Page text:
Thursday, May 20, 2010

pirate soda bread

pirate soda bread is the invention of a bread genius named eric that i worked for age 21 to 22.

i call it pirate for two reasons: 1. that i recreated the recipe from observation, but was never given the recipe, making the recipe technically stolen, and 2. the whisky, so loved by pirates.

this bread is so irresistible i usually give the second loaf away. it is best eaten toasted with unsalted butter.

pirate soda bread

1 1/4 c. plus 2 tbsp. white flour
1 1/4 c. plus 2 tbsp. whole wheat flour
1 tsp. baking soda
1 tsp. baking powder
1/2 tsp. salt

1 c. buttermilk
1/4 c. molasses
2 oz. melted butter
1 egg, lightly beaten

20 turkish apricots or prunes, soaked overnight in 1/4 c. whisky

3/4 c. currants

1. whisk together dry ingredients and make a well in the center.

2. add all wet ingredients and dried fruits and mix quickly until just combined.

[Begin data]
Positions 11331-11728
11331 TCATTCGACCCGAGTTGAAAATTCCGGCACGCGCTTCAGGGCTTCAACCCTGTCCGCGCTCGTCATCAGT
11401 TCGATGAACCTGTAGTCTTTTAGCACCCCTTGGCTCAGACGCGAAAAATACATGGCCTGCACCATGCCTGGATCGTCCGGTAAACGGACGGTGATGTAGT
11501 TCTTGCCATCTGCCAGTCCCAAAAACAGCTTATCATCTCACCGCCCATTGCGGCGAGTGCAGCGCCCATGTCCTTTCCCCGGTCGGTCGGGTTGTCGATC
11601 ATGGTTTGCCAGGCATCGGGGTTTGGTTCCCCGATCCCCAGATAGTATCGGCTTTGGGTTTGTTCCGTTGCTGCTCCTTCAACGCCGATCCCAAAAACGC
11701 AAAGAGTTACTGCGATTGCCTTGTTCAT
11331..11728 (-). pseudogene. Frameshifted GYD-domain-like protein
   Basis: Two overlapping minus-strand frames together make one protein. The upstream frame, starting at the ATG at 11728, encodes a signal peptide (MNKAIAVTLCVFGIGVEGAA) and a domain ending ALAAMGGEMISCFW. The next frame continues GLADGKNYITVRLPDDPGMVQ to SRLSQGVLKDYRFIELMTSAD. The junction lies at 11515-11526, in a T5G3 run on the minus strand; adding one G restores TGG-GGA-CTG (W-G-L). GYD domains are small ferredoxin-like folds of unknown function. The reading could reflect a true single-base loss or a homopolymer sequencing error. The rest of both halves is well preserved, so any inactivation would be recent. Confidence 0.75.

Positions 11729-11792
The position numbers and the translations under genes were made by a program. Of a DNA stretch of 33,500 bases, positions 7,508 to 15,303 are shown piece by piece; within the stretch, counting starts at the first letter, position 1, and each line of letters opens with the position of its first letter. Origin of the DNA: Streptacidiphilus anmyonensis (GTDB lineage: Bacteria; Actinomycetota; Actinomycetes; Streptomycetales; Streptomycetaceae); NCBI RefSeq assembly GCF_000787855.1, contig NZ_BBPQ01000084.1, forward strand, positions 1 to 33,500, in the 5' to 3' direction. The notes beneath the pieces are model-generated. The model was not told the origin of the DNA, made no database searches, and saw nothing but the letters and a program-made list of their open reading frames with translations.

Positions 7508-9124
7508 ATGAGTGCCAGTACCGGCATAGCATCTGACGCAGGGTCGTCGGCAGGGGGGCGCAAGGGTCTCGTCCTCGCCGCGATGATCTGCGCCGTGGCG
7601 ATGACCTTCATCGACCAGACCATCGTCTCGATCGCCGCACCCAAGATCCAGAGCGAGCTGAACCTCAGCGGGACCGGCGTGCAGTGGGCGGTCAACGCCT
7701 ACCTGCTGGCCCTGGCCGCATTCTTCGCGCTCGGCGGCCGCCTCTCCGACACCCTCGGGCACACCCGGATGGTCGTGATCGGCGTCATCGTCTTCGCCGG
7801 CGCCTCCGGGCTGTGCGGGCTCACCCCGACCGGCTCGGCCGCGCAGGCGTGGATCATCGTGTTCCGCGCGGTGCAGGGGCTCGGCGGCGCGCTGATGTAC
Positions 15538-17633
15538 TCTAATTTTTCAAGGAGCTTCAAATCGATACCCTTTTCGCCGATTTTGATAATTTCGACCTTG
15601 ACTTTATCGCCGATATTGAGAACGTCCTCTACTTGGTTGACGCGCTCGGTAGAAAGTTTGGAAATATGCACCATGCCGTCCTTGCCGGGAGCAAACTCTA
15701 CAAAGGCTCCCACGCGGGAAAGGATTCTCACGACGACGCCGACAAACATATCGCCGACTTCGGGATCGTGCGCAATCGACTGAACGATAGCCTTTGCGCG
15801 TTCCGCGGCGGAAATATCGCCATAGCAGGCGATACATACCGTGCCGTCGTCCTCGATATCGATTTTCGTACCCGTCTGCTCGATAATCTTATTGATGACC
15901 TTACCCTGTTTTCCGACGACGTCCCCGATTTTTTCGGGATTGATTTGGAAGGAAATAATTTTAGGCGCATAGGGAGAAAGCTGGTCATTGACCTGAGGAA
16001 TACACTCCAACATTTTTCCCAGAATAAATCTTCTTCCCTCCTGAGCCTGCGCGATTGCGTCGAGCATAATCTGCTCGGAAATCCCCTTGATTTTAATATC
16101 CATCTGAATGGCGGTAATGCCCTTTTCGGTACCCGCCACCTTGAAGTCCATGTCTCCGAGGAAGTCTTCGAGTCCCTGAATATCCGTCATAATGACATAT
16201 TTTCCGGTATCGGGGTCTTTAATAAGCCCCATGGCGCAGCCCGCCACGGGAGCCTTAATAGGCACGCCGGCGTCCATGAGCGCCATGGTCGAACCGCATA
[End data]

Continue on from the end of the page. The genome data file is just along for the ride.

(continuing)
3. form into 2 balls and bake at 375 for 10 minutes, and lower to 350 and bake for 20-25 minutes more.

Tuesday, May 4, 2010

portland part three

a lot has changed since my trip to portland. mostly i changed jobs. the right way this time with a respectful letter of resignation, two weeks notice and a plan. i'm at local 123 now on the green belt of san pablo in berkeley, california.

i'll be making soup again. we have a sandwich on the menu that i made up called the salty goat. it has goat cheese, happy boy farms letttuce and my recipe for olive tapanade, with a whisper of orange zest and thyme. i'm a chef again. savory and sweet.

everyone has their own strengths in the kitchen, and every person i work with and job i have leaves me with a little something i learned. a little system or trick, a different way of doing something. even the people and jobs that i didn't like.

when i went to portland i knew i needed to get away and look at my life from a different angle. luckily i fell deeply back in love with food. when i arrived in portland and my sweet chefriend tressa introduced me to everyone as the first chef that she worked under i was in a fog of self doubt.

a few days later in her kitchen at home i teased and reprimanded her about chopping wet parsley. i saw her struggle to slice olives off of their pits. she didn't know that you can pit olives by crushing them under a juice glass. a good chef is a teacher.